The science behind why leaves change color in the fall

Massachusetts

AMHERST, Mass (WWLP) — Autumn in New England is a time of change. Not only for temperatures, your choice of clothing, and the pumpkin harvest but for the reds, oranges, and yellows across the landscape.

The change happens as the growing season comes to an end.

“And whenever the days start to get shorter, the organelles in the plant start to shut down, and we’re most familiar with chloroplast, chloroplast manufactures the green pigment chlorophyll, and they start to shut down around this time of year,” Rick Harper, an extension associate professor of urban forestry at UMass, told 22News.

That shutdown leads to the green color dissipating, revealing the light orange and yellow colors that are hidden beneath the green year-round. The bright red and purple colors are instead manufactured by the leaves in the autumn.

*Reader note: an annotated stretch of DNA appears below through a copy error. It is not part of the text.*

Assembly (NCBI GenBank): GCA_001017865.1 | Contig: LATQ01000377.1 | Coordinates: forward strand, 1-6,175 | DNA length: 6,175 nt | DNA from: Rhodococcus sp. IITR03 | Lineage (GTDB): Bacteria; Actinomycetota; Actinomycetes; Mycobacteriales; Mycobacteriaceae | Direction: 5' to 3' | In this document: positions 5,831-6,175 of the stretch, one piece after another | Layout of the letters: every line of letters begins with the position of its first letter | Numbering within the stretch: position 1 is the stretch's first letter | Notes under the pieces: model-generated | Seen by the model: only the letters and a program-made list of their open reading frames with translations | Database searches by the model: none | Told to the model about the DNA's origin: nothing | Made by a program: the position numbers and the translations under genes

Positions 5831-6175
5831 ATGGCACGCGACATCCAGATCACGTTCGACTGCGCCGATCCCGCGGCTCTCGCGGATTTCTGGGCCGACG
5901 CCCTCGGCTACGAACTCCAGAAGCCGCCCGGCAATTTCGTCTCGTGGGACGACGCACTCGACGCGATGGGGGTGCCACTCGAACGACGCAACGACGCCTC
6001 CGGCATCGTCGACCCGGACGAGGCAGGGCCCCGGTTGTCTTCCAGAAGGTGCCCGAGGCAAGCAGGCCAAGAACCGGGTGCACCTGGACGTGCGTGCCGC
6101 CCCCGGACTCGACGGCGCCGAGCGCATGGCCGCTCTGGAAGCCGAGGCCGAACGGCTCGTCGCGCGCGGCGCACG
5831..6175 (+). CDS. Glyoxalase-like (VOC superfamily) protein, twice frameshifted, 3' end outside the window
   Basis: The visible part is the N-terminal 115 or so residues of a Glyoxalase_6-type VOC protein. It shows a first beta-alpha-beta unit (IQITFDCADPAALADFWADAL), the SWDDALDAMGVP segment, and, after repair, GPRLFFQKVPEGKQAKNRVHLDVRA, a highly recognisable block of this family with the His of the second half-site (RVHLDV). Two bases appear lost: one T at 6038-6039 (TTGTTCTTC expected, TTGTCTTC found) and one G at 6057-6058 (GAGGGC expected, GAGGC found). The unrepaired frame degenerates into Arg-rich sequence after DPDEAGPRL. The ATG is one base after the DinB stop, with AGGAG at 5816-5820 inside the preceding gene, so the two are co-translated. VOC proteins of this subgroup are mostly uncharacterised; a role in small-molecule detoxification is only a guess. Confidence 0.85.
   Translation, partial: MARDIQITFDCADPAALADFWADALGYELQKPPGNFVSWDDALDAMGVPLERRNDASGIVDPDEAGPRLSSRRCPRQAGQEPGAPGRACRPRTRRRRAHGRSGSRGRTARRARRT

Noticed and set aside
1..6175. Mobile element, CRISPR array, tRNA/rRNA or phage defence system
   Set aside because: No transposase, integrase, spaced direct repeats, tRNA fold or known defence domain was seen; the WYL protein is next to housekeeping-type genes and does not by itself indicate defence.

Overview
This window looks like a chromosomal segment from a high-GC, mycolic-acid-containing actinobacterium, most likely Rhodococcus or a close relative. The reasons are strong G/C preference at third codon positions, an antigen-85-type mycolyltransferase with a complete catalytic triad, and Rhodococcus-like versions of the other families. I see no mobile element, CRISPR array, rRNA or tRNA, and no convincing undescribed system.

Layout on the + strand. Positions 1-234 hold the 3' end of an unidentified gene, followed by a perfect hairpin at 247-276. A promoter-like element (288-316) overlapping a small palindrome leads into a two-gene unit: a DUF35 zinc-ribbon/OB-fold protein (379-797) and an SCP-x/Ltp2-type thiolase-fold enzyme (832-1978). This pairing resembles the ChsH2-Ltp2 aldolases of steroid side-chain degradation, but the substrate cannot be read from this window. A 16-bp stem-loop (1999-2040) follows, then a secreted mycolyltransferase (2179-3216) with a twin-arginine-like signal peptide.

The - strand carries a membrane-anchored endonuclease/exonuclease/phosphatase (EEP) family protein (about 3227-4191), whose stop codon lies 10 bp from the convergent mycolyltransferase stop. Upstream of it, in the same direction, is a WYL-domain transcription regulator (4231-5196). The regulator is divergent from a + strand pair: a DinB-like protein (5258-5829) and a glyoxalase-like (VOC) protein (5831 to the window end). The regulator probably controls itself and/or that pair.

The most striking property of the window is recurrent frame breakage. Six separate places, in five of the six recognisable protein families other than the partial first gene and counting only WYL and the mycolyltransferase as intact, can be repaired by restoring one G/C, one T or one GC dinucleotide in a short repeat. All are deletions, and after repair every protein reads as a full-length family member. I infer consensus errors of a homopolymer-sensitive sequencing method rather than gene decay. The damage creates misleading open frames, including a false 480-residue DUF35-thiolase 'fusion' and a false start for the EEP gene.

Shorter daylight hours are the primary driver behind the leaves changing color, but the weather plays a part as well.

“When temperatures are warmer, when there’s more moisture in the environment, these sorts of things can all play a role in terms of making the colors more muted, or making them more brilliant,” Harper said.

Foliage generally peaks in western Massachusetts in mid-to-late October. For Springfield this year, it will peak between Oct. 12 to 16, according to Alex Sherman, the City Forester.

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